Indian journalist condemns Twitter for blocking account after abuse online

Barkha Dutt is one of India’s well known journalists. (File/AFP)
Updated 19 February 2019
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Indian journalist condemns Twitter for blocking account after abuse online

  • Dutt's account was blocked after she posted details of men who allegedly stalked and threatened her
  • Dutt accused Twitter of being “vile enablers of sexual abuse and violence”

MUMBAI/NEW DELHI: One of India’s best-known women journalists, Barkha Dutt, launched a scathing attack on Twitter Inc. on Tuesday for temporarily locking her account after she posted details of men who allegedly stalked and threatened her.
Dutt said some people had posted and circulated her phone number on Twitter, enabling the harassment, which she said included threats of rape and images of genitalia being sent to her phone.
Dutt tweeted some of the threats and images on Monday, and she included phone numbers and names of the men who allegedly threatened her, after which her account was suspended.
She posted her complaint against Twitter in a tweet on Tuesday, after her account was re-activated.
“I would like to place on record my absolute horror and disgust at Twitter’s encouragement of sexual abuse and gender inequality,” said Dutt, a former managing editor at news channel NDTV and a regular columnist with the Washington Post.
Dutt accused Twitter of being “vile enablers of sexual abuse and violence.”
Twitter said it did not comment on individual accounts for privacy and security reasons and it referred to its rules that users may not publish or post other people’s private information without their express authorization and permission.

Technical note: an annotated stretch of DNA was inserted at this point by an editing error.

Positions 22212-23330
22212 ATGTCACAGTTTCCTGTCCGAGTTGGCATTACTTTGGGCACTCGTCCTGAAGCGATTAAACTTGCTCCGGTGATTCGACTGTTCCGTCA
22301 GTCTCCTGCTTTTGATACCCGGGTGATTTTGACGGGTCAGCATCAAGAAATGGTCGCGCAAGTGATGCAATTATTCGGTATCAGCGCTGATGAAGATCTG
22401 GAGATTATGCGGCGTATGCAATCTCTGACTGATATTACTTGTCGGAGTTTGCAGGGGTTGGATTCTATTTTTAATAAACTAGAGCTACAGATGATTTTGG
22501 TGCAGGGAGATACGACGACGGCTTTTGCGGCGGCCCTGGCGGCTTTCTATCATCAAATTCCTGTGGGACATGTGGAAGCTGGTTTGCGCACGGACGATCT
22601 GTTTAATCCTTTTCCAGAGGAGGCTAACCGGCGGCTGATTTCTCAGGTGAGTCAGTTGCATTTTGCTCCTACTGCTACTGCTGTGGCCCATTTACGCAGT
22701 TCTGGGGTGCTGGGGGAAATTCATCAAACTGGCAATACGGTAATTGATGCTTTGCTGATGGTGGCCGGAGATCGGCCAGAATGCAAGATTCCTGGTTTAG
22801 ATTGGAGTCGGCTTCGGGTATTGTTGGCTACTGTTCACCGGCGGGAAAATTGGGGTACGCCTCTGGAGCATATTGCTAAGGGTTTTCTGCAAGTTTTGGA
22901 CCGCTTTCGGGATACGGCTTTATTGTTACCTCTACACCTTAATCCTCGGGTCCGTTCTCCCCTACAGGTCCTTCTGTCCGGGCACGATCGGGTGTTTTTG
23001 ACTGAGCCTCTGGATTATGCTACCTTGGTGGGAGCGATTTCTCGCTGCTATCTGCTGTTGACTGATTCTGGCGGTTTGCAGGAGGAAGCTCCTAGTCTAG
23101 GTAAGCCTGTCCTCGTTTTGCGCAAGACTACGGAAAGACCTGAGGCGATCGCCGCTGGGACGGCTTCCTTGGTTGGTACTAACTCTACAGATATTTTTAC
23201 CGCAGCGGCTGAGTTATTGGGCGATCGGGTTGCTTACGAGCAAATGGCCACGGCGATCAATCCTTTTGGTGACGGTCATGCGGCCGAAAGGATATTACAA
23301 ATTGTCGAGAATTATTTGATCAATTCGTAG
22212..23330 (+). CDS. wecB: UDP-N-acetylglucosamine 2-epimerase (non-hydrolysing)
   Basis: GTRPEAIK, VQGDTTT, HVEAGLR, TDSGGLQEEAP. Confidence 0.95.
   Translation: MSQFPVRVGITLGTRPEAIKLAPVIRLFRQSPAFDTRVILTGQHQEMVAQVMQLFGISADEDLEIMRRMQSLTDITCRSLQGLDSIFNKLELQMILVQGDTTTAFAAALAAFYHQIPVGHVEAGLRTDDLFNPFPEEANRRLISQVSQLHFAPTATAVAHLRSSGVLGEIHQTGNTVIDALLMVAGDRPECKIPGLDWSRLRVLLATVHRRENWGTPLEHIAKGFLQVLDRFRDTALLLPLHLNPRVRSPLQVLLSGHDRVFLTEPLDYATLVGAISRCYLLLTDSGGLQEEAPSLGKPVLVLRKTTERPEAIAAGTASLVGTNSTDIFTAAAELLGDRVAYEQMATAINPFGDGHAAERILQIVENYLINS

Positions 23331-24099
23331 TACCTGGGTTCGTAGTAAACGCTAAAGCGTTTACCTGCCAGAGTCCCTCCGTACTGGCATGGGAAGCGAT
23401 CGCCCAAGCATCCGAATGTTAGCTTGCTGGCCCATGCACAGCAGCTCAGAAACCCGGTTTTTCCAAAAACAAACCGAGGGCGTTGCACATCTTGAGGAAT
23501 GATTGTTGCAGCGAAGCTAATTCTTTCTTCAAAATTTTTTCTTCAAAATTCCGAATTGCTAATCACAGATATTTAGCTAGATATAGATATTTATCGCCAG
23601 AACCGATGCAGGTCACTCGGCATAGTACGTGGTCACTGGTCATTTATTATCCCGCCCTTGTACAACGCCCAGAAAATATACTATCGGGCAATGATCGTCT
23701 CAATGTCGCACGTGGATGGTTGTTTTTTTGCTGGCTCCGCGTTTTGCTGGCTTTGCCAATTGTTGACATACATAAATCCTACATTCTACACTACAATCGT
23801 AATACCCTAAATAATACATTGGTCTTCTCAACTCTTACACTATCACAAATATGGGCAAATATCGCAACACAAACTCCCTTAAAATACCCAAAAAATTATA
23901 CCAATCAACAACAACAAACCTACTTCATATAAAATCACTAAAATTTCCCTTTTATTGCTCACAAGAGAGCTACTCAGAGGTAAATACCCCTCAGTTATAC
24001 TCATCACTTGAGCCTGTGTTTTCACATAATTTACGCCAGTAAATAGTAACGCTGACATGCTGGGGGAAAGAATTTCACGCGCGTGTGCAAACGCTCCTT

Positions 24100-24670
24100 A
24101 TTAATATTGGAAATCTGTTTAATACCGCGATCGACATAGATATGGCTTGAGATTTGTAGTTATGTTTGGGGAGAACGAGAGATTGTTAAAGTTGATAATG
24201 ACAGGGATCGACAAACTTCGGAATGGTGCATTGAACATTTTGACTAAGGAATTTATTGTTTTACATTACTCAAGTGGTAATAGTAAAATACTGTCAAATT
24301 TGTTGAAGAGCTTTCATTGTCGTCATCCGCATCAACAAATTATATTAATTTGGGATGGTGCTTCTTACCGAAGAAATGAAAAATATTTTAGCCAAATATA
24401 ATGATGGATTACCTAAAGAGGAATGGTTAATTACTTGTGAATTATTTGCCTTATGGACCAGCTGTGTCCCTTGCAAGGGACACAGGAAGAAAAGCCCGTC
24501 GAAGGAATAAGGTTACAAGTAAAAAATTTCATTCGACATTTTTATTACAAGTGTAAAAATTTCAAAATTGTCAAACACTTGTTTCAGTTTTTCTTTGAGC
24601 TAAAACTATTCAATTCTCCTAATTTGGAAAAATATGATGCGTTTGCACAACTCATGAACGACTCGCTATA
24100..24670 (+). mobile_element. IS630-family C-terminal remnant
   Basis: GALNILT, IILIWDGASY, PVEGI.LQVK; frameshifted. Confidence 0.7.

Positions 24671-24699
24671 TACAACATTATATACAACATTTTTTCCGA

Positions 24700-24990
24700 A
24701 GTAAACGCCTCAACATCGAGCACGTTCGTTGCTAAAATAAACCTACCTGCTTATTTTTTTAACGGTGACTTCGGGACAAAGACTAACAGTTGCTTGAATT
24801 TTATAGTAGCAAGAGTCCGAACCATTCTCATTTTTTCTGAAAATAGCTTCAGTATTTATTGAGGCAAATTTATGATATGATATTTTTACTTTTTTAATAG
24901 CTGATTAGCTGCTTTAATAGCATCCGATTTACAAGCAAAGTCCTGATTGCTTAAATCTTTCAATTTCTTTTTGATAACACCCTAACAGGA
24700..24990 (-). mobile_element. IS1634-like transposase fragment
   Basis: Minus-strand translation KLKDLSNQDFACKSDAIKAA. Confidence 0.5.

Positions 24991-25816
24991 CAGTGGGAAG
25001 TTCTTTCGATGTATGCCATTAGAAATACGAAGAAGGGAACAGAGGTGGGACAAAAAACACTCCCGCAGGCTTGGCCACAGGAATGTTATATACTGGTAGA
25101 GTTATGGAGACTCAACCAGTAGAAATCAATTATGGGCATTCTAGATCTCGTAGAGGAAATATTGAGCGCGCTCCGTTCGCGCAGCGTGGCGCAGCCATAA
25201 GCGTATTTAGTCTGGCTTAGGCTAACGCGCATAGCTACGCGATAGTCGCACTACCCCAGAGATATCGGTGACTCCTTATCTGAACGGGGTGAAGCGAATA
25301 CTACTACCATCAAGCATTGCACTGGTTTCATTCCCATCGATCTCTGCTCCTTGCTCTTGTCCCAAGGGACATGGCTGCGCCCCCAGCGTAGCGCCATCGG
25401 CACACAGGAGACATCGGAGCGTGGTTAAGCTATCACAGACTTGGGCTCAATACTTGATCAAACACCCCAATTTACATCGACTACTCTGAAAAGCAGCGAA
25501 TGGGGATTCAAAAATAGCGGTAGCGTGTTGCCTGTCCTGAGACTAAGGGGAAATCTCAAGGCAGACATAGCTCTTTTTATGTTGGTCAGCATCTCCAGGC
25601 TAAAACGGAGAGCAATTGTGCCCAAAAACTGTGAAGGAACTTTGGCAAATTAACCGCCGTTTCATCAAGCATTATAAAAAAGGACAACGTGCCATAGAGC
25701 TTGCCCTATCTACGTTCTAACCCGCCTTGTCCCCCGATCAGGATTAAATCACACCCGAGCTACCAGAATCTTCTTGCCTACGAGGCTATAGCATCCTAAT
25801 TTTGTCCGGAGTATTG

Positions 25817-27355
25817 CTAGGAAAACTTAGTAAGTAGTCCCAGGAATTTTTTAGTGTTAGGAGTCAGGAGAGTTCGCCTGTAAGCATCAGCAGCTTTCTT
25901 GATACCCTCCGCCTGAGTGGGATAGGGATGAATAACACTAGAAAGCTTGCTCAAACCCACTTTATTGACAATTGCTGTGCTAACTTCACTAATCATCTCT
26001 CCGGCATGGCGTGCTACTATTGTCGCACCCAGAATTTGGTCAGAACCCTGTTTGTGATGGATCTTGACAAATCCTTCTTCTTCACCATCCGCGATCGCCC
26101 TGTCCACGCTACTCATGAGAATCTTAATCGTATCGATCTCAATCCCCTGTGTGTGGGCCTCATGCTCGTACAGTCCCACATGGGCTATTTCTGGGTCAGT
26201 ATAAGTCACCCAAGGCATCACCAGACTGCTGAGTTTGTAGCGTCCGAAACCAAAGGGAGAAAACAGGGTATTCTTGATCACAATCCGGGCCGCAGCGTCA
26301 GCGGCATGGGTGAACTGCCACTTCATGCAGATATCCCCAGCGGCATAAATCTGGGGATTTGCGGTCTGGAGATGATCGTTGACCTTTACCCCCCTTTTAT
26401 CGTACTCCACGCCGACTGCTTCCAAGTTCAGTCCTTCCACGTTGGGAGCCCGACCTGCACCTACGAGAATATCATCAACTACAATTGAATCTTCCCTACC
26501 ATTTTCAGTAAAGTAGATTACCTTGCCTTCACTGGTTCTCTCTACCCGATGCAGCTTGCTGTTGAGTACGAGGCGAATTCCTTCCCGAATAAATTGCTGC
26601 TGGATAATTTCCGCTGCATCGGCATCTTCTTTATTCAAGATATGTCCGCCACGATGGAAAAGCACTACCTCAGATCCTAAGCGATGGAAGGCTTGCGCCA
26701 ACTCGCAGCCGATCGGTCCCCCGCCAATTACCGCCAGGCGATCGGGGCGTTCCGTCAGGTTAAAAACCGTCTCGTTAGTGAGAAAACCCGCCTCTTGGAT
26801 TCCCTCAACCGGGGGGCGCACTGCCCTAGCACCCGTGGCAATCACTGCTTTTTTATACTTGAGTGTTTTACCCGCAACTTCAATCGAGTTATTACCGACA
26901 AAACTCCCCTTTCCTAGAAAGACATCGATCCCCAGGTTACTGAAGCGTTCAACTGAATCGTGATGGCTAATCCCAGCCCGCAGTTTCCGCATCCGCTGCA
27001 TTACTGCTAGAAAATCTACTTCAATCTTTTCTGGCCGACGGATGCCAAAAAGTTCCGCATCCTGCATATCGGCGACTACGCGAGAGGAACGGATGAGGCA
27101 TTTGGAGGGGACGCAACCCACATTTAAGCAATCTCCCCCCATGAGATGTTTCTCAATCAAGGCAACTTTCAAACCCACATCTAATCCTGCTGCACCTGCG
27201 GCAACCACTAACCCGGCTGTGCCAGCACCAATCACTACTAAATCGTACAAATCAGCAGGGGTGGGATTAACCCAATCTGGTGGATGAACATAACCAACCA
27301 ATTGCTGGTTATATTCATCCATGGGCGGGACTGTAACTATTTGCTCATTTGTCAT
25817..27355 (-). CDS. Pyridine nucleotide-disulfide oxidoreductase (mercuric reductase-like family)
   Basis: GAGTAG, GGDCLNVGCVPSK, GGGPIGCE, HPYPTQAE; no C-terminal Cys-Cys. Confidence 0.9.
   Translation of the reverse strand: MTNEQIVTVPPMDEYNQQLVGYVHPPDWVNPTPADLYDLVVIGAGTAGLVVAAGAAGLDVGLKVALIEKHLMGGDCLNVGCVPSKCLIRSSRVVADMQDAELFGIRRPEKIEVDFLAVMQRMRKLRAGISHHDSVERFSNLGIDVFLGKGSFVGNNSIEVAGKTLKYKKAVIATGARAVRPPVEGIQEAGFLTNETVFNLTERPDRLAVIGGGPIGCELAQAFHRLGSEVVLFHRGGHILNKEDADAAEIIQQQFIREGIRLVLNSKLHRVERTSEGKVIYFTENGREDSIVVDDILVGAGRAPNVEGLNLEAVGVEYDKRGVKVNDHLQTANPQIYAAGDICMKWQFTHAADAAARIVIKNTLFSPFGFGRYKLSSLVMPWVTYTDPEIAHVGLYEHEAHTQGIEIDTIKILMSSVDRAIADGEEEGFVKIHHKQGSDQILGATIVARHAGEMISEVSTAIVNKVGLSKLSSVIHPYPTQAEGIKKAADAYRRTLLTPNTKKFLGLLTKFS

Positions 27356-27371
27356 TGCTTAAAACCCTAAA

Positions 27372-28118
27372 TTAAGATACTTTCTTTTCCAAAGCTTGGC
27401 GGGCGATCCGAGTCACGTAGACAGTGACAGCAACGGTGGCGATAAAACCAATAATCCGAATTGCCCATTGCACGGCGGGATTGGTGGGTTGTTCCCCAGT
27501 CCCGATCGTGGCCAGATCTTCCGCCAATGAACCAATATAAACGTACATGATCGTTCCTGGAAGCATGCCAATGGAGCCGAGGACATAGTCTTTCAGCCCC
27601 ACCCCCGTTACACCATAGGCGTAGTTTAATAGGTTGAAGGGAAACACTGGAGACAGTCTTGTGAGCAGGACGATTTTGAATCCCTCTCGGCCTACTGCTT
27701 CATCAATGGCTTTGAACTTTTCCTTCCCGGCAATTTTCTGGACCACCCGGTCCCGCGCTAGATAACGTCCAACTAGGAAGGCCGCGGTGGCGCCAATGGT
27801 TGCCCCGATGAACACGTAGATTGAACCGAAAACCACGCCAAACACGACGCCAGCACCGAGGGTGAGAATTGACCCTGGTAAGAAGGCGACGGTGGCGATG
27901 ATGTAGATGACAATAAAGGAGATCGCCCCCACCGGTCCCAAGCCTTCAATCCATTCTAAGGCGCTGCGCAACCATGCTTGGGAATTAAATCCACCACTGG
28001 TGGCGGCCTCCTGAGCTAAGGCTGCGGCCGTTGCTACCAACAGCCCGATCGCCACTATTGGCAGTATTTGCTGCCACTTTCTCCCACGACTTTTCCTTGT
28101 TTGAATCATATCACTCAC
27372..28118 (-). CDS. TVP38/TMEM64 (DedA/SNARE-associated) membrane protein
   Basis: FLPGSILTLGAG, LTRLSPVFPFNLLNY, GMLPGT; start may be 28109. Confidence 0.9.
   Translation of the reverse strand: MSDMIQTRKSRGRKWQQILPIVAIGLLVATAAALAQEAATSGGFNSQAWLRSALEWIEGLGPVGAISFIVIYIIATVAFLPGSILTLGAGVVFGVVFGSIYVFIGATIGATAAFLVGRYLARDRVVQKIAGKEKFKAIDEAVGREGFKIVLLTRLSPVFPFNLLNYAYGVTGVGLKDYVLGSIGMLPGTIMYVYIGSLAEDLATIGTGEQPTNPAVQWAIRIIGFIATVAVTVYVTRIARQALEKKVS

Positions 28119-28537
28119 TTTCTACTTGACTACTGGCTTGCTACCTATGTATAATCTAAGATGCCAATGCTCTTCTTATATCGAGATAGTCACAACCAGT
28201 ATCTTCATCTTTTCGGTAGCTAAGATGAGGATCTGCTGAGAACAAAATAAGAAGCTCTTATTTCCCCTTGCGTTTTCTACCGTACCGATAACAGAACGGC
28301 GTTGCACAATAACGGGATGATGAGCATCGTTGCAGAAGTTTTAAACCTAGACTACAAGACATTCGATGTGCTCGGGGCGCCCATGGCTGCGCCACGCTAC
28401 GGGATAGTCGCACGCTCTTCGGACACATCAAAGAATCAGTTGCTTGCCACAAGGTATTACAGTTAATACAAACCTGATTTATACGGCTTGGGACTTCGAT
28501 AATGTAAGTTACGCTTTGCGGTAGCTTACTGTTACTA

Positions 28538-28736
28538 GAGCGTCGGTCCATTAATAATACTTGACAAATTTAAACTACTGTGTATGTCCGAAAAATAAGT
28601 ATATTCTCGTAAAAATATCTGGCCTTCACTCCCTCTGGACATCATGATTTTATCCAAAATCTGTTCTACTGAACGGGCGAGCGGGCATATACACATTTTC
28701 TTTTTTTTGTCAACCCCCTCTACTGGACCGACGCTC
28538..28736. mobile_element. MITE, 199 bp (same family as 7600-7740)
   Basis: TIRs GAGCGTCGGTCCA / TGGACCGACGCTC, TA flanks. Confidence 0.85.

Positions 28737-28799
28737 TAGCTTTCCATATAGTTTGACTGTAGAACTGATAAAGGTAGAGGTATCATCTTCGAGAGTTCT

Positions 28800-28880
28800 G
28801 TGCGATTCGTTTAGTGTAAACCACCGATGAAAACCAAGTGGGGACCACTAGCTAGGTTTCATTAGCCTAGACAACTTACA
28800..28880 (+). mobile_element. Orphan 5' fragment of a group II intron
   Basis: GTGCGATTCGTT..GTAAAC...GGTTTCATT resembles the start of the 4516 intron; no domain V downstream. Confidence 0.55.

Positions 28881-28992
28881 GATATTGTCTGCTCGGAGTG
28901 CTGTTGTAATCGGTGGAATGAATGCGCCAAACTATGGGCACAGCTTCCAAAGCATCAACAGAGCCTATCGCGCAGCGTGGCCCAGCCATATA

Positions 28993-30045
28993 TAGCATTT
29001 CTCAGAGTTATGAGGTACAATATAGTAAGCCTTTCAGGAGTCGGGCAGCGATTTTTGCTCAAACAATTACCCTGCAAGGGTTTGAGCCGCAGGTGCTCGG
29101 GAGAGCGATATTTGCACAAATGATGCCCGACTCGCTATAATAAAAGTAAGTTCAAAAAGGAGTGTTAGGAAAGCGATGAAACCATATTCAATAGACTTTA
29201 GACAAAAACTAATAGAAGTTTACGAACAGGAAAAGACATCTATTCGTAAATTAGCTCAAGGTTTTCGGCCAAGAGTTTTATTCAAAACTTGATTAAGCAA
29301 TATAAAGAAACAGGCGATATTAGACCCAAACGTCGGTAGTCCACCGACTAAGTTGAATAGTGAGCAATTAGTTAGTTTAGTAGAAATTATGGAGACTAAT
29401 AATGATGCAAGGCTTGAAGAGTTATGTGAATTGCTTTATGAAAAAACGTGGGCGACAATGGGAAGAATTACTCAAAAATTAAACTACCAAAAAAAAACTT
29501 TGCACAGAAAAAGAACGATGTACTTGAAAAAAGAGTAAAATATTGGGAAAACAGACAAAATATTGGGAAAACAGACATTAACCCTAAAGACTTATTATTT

“If we identify a Tweet that violates the Twitter Rules, there are a range of enforcement options we may pursue. These include requiring a user to delete a Tweet, and/or being temporarily locked out of their account before they can Tweet again,” a spokeswoman for Twitter said in an email.
The social media platform is already facing scrutiny in India.
Its chief executive, Jack Dorsey, has been called to appear before a parliamentary panel this month to discuss initiatives being taken to safeguard citizen’s rights on social media and online news platforms.
The hearing comes soon after the conservative Youth for Social Media Democracy group accused Twitter of left-wing bias and protested outside its office in New Delhi this month.
Dorsey did not appear at a hearing earlier this month.
A person with direct knowledge of the matter told Reuters on Tuesday the parliamentary panel had written an email to Dorsey, reiterating its demand that he appear at a Feb. 25 hearing.
Twitter declined to comment on whether Dorsey would attend.
Social media giants in India are being put under greater scrutiny ahead of a general election due before May, in which Prime Minister Narendra Modi and his ruling party are seeking re-election.
Several social media companies are overhauling policies to curb misinformation ahead of the vote.


Apple’s news subscription service a mixed bag for publishers

Updated 11 min 13 sec ago
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Apple’s news subscription service a mixed bag for publishers

  • For Apple, pushing into services could help drum up money as sales of its marquee product, the iPhone, start to slow

NEW YORK: On Monday, Apple launched what some have called a “Netflix for news” — a $10-a-month subscription service that offers access to hundreds of magazines and a handful of newspapers. But most major US news publishers aren’t participating.
For Apple, pushing into services could help drum up money as sales of its marquee product, the iPhone, start to slow. It’s also developing an entertainment hub with original shows and movies and launching a new credit card.
Readers get access to articles from over 300 magazines, a smattering of digital sites and some newspapers. Human editors will select stories for the app, which will tailor news feeds to a reader’s tastes. Apple pushed a privacy angle, saying advertisers won’t track what you’re reading the way Google and Facebook do across apps and websites.
For publishers, the situation is complicated. Many big-name magazines are on board, hoping Apple brings them new paid readers. But many magazine articles are already available free online, even for magazines that are behind a paywall. The app, for now, lacks most major US newspapers. They may feel like they can find readers better on their own, or be wary of the terms of the revenue split with Apple, said Rick Edmonds, a media analyst at the Poynter Institute.